WOUND CARE

When And How To Return To Exercise After A Caesarean

WOUND CARE

When And How To Return To Exercise After A Caesarean


Returning to exercise after birthing your baby via a caesarean section 

 

by Melissa Henderson, Registered Nurse and Registered Midwife, New South Wales, Australia

  

May I begin with the fact that though caesareans are considered very routine these days, they are still major abdominal surgery. The obstetrician cut through multiple layers of skin, adipose tissue, muscle and of course your uterus. Wounds take time to heal. So, let’s be clear, the ‘you’ll be back to normal in six weeks’ spiel is not realistic. In my opinion, a realistic timeline is nine to 18 months - and you deserve all the available support to help you recover your strength and fitness. 

 

Be gentle with yourself, your body has carried and birthed your baby, and it needs lots of TLC. Regardless of how you birth, being pregnant puts pressure on your pelvic floor and core muscles. Adding surgery to the mix weakens your core even more. Consequently, within a week of birth you can start breath-work (see below) and gentle stretches and once your wound has healed you can begin gentle scar massage. A great idea is to book an appointment with a women’s health physio (even when you’re pregnant or TTC, the earlier the better) who can suggest some personalised gentle exercises to rebuild strength in your core. 

 

Learning how to breathe from your diaphragm and connect with your pelvic floor will help you stay in tune with where your body is, how it’s feeling and what it’s capable of. Take a few breaths now. Be conscious of them. Where are you breathing from? Does it hurt? It shouldn’t. (If it does, please see your GP or an allied health professional like a physiotherapist). Be aware of the rise and fall of your chest. Now try a ‘belly breath’; instead of breathing “up” into your chest, breathe “down” into your belly. Long and slow. It may help to hold your hands on your ribs – a bit like when you put your hands on your hips, but higher, with your thumbs pointing towards your back and your index fingers, tucked just under breast level. Feel the expansion of your ribcage when you belly breathe. Now, when you exhale, consciously relax all your muscles (don’t worry if you don’t feel it the first few times, it does take practice, and took me three or four sessions to learn as well).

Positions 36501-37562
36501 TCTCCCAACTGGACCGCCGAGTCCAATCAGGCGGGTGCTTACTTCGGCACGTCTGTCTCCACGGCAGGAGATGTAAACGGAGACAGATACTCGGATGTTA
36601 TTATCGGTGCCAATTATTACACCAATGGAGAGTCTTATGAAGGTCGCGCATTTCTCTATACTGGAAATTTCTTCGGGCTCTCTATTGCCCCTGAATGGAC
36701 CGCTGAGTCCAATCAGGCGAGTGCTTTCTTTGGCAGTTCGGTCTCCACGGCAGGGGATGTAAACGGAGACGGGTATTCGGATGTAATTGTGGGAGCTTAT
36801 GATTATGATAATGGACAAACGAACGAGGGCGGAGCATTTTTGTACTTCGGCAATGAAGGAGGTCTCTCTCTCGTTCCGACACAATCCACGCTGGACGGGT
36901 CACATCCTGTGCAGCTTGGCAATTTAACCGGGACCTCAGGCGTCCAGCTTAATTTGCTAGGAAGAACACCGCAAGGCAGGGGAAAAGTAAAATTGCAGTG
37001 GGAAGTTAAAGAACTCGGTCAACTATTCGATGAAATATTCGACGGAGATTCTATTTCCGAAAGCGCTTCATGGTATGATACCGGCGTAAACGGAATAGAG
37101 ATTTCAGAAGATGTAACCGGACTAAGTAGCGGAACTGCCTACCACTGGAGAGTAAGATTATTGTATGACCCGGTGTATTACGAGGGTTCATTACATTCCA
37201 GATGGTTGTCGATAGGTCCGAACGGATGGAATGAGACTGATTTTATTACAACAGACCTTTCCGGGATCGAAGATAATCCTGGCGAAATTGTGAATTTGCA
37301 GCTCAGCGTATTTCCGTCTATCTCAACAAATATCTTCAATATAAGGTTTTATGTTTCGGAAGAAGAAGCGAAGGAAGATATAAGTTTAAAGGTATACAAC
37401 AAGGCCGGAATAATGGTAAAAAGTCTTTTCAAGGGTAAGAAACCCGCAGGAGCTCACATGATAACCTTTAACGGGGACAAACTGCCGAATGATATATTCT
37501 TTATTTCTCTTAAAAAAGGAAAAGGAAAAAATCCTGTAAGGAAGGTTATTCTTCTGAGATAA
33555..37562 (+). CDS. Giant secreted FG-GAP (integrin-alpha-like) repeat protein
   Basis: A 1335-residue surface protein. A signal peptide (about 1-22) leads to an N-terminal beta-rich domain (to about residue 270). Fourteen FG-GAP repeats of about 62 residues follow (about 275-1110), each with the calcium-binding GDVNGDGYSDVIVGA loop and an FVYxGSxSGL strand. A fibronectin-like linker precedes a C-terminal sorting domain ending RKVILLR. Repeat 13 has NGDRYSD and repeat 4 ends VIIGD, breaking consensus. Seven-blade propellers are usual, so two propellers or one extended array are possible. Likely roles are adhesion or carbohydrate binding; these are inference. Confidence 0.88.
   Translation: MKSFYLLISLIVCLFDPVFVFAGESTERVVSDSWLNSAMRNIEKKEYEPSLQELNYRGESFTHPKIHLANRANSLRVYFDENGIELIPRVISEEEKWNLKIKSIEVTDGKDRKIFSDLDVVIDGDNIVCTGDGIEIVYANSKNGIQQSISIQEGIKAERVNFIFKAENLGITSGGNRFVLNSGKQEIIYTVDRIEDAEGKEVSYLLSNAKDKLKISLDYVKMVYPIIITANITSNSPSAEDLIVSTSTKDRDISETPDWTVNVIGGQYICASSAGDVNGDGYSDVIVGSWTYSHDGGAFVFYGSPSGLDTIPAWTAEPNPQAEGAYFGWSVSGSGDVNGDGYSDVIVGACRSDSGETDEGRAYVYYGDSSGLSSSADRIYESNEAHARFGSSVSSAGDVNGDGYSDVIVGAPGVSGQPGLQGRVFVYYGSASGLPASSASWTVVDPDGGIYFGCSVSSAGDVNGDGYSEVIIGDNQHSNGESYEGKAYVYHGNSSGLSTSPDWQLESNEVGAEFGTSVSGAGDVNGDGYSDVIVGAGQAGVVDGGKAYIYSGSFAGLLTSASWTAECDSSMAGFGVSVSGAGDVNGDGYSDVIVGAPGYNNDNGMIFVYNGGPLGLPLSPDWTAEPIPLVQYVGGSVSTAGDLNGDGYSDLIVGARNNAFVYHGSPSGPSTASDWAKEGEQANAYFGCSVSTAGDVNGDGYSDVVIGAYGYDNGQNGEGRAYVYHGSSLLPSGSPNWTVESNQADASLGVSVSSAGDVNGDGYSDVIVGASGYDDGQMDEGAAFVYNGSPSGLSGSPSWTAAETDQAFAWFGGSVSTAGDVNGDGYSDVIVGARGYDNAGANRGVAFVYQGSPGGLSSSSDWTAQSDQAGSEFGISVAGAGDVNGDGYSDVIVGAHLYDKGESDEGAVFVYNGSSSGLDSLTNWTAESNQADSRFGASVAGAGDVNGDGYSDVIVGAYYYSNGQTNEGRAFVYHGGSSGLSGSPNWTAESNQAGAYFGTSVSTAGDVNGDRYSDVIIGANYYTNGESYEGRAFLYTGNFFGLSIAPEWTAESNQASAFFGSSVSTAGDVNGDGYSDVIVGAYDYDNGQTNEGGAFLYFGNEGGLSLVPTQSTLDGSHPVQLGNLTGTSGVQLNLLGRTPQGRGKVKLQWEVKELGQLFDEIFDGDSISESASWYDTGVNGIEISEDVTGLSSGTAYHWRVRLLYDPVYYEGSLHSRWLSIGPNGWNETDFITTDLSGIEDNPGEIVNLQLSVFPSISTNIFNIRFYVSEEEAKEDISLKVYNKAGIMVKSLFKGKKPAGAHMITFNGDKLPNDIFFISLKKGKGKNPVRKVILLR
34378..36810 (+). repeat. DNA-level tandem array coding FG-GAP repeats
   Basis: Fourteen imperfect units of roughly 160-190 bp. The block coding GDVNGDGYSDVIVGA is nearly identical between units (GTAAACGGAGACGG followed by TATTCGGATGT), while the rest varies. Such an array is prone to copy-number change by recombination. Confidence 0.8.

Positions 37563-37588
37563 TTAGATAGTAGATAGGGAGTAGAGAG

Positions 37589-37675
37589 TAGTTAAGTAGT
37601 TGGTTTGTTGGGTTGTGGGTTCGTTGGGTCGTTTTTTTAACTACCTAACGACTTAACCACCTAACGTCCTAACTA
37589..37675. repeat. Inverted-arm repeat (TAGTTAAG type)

Holistic care is vital, so if there are any negative emotions associated with your birth, it’s worthwhile to seek out some professional support for processing them. Stress and pain increase tension, and tension is the enemy of lengthening and relaxing muscles, which are necessary for safe and healthy exercise. One place to start would be a debrief with a representative from your hospital care team. Also, don’t forget that self-care is primary (preventative) health care. Committing to self-care is not an indulgence, it’s essential. Look after you, because you can’t be there for anyone else if you’re not there for you. You are worth it! So, take that moment to drink a (hot) cup of tea, take that offer of help, have that massage… all those things will help you heal, recover and be the best mum, partner and friend that you can be. 

 

Disclaimer: All advice is general advice only and may not be suitable for your personal circumstances. Please talk to your main care provider for personalised recommendations 

 

 

Grown in the country, trained in the city, returned to her roots, Melissa is a passionate midwife. Melissa has experience across the whole continuum of midwifery care, with particular zeal for antenatal education and empowering women to make informed decisions about their pregnancy, labour, birth and postpartum.

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